Just a step off San Carlos is Plaza San Carlos. The shops are just opening, so I decide to take photos before the shopkeepers are too busy to answer my questions.
I start at Thinker Toys
Because their hours are so flexible.
The door has just opened and everyone gathers around the check out counter. A large golden retriever gets his morning biscuit before leaving.
The 6′ Ferris Wheel in the window twirls away.
Look toward the ceiling. The train has started puffing around the track and colorful kites are flying.
Big Bird and The Cat In The Hat supervise from on high.
I ask the manger if I may take photos for the blog and he gives permission. He tells me Mrs. Ledig owns this building and taught the first pre school in Carmel. She lives in an apartment in this building and is Carmel’s oldest living resident.
No wonder the infant development section is so wonderful.
Thomas The Train Rules.
If you are staying in Carmel with children to entertain, this should be your first stop. You will find
And even Ghost stories to be told before “lights-out”.
It is a colorful shop. The toys are “hands on” and many from my era. Remember Mr. Potato Head? Gosh I loved him and you can still find him here.
I decide to zip across the Plaza to Avant Garden.
Avant Garden and Home is owned by Randi and Jeffrey Andrews and their dog Hudson. ( He has his own Facebook page)
I love their window displays and always stop to see them. They change often. This one was during the Bach Festival.
While this one was during the Pebble Beach Concours. The model,Mae,is quite versatile.
Today there is a notice on the door reminding everyone about ‘Carmel Retriever Day”.
I am greeted by Hudson. He is a gentle soul who loves to meet and greet. He is also the dog I saw getting his morning cookie at Thinker Toys.
This delightful store is chock full of paintings,
Items to make you grin.
The owners search all over the world to find items which stand out. This is also a great place to find the work of local artists .
Jeffrey takes me around and tells me a little about what I admire.
The whimsical art of Erika Oller puts a smile on my face. Erika studied painting and drawing at the National Academy of Design, School of Fine Arts in New York City among other places. Erika painted “seriously” until the early 90’s . It was then that she developed her current style that speaks to my sense of humor .
I ooh and aah over this painted furniture. The artist finds her items in thrift stores, repairs and paints them.
Some items are grouped by theme. Voila, the Hotel Paris.
Garden and Beach
Other areas are quite eclectic.
Local artist, Dave Mexicano, uses the old windows as the canvas for his watercolors.
I find them amazing and so does Hudson. Hudson has been following us all over the store and flops down with a sigh. He is so sweet that the shade pull in this painted window make me think of Hudson’s halo.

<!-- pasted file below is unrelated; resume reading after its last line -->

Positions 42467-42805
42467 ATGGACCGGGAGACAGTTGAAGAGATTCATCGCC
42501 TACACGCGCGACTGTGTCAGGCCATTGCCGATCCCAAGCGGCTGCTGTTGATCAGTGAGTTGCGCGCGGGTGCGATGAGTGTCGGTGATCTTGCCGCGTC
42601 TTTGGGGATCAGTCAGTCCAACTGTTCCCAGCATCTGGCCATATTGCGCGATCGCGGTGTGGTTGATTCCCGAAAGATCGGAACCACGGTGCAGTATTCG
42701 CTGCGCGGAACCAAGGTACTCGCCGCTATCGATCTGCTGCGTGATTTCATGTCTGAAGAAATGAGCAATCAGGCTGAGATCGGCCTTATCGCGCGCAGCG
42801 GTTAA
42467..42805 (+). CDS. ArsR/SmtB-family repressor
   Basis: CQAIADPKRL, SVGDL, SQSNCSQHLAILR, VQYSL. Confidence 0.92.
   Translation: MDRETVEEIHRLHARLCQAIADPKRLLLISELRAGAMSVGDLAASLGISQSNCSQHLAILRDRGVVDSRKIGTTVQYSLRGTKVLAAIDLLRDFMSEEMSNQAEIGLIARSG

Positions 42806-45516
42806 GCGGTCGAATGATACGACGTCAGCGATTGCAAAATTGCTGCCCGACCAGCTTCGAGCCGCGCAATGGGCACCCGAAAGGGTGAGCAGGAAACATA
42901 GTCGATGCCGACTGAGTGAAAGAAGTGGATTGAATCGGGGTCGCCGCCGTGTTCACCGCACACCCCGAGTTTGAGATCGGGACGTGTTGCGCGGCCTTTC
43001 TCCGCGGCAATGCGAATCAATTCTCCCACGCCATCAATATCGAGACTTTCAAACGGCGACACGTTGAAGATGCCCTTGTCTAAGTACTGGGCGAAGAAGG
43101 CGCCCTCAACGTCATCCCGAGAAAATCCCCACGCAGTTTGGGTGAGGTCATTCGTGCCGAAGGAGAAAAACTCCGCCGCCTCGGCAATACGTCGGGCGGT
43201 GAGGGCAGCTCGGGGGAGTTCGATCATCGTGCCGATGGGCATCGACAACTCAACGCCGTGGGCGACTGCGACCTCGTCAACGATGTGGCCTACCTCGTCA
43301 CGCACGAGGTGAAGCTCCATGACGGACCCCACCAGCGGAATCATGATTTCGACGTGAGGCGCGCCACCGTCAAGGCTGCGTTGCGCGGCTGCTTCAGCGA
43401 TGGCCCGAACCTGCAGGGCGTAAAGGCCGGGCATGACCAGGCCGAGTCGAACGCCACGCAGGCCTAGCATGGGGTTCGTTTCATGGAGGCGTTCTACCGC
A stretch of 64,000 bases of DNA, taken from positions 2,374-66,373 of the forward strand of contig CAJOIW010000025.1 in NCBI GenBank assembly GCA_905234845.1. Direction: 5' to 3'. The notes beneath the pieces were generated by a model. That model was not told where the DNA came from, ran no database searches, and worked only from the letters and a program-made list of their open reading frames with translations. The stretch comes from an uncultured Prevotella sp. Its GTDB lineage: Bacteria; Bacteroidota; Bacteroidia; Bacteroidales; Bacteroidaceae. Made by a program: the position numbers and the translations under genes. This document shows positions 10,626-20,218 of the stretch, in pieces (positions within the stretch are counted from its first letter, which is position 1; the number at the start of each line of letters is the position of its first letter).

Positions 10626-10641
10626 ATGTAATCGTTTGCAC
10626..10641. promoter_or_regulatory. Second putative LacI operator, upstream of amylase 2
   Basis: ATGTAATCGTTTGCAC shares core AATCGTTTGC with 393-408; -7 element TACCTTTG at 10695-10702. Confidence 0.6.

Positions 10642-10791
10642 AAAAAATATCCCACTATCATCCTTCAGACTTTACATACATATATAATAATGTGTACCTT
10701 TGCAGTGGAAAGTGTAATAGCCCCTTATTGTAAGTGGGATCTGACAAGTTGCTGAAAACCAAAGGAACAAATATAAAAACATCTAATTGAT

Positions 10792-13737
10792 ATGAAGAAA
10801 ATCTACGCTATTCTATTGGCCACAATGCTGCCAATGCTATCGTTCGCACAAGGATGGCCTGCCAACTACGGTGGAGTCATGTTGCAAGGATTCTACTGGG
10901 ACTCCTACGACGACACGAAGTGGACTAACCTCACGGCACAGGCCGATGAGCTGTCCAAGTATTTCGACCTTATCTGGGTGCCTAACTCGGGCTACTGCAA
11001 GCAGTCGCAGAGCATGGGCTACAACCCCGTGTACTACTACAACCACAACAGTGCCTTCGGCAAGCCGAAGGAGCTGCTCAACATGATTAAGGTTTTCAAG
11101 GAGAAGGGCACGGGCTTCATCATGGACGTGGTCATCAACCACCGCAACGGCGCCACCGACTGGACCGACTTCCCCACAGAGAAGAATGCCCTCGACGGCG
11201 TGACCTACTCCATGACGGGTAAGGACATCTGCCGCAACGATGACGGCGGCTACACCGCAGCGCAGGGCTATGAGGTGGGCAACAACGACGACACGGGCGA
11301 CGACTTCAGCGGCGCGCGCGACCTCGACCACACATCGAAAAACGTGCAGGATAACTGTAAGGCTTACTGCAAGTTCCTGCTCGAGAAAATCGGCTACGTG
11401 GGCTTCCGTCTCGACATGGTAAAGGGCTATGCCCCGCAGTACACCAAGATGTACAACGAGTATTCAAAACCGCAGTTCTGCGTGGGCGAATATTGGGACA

I am also quite taken with these pottery items by Dai Thomas. She has an eye for the quirky charms around Carmel and has used it to create these items – all hand turned, painted and fired by her.
This plate represents Jeffrey and Hudson when they were younger.
I can not resist these garden stakes and buy several to use in my cottage garden.
You will not regret taking time to visit this store at the SW corner of San Carlos and Seventh
I have started following a wonderful blog called Carmel By The Sea -Adventures of a Home Town Tourist. I highly recommend it.
When I first spot this cottage in 2010, It is love at first sight. When I dream of a “Happily Ever After” house, it looks just like this.
Carmel Master-builder M.J. Murphy builds this house in 1925 for Carmel businessman Frederick Ten Winkel. Mr Ten Winkel operates a furniture and hardware store on Ocean Ave. It is likely that he sees Murphy’ office and asks for a home quite like it.
“It is a one-and one-half story Tudor style building. Murphy’s Tudor cottages were less whimsical than the work of his chief competitor, Hugh Comstock, but easier to live in.”- Kent Seavey
Every time we come to Carmel, I wander by and ring the bell but my only greeter is a tiny , barking rat terrier who will guard this home with her life. I slip cards under the door each time to no avail.
I finally ask Mrs. Condry, who also lives in a Murphy cottage if she know who owns the house. Of course she does.
It is no wonder I have not been able to find the owners at home. Wayne and Phyllis Kelley have lived in the house since 1970.
They are very busy people. “Wayne served for seven years on Carmel’s Forest and Beach Commission and remains active in Friends of Carmel Forest as a volunteer, planting and caring for city trees. A member of the first docent class at Point Lobos State Park, he has conducted tours and given school presentations for 27 years.
A former board member of the Carmel Residents Association, Kelley has participated for 18 years in the group’s monthly beach cleanup, for which he has designed and made most of the unique tools used by volunteers to pick up trash and sift out the sand. This active man also enjoys wood carving at the Carmel Foundation.
Wayne and his wife Phyllis participated in the Carmel Fire Department’s Neighborhood Emergency Response Program, which prepares citizens to stand ready to assist neighbors and the community in time of need. For ten years he volunteered for Hospice and he still routinely visits shut-ins on behalf of his church.
Supports the Carmel Mission and the Carmel Heritage society.”- taken from “Wayne Kelley named 2007 Citizen of the Year”
I admire the house from outside the gate
The bells jingle when I enter
And walk up the path
This really does look a lot like M.J. Murphy’s office.
To my right is a formal boxwood garden
To my left is a sign announcing An Neadin. I later find that Mr. Kelley is Irish ( how surprising) and that An Nead is in the highlands of the U.K.
Small stepping-stones lead to a bench,
And this small dog house with its marker. Clearly dogs are greatly loved in this house.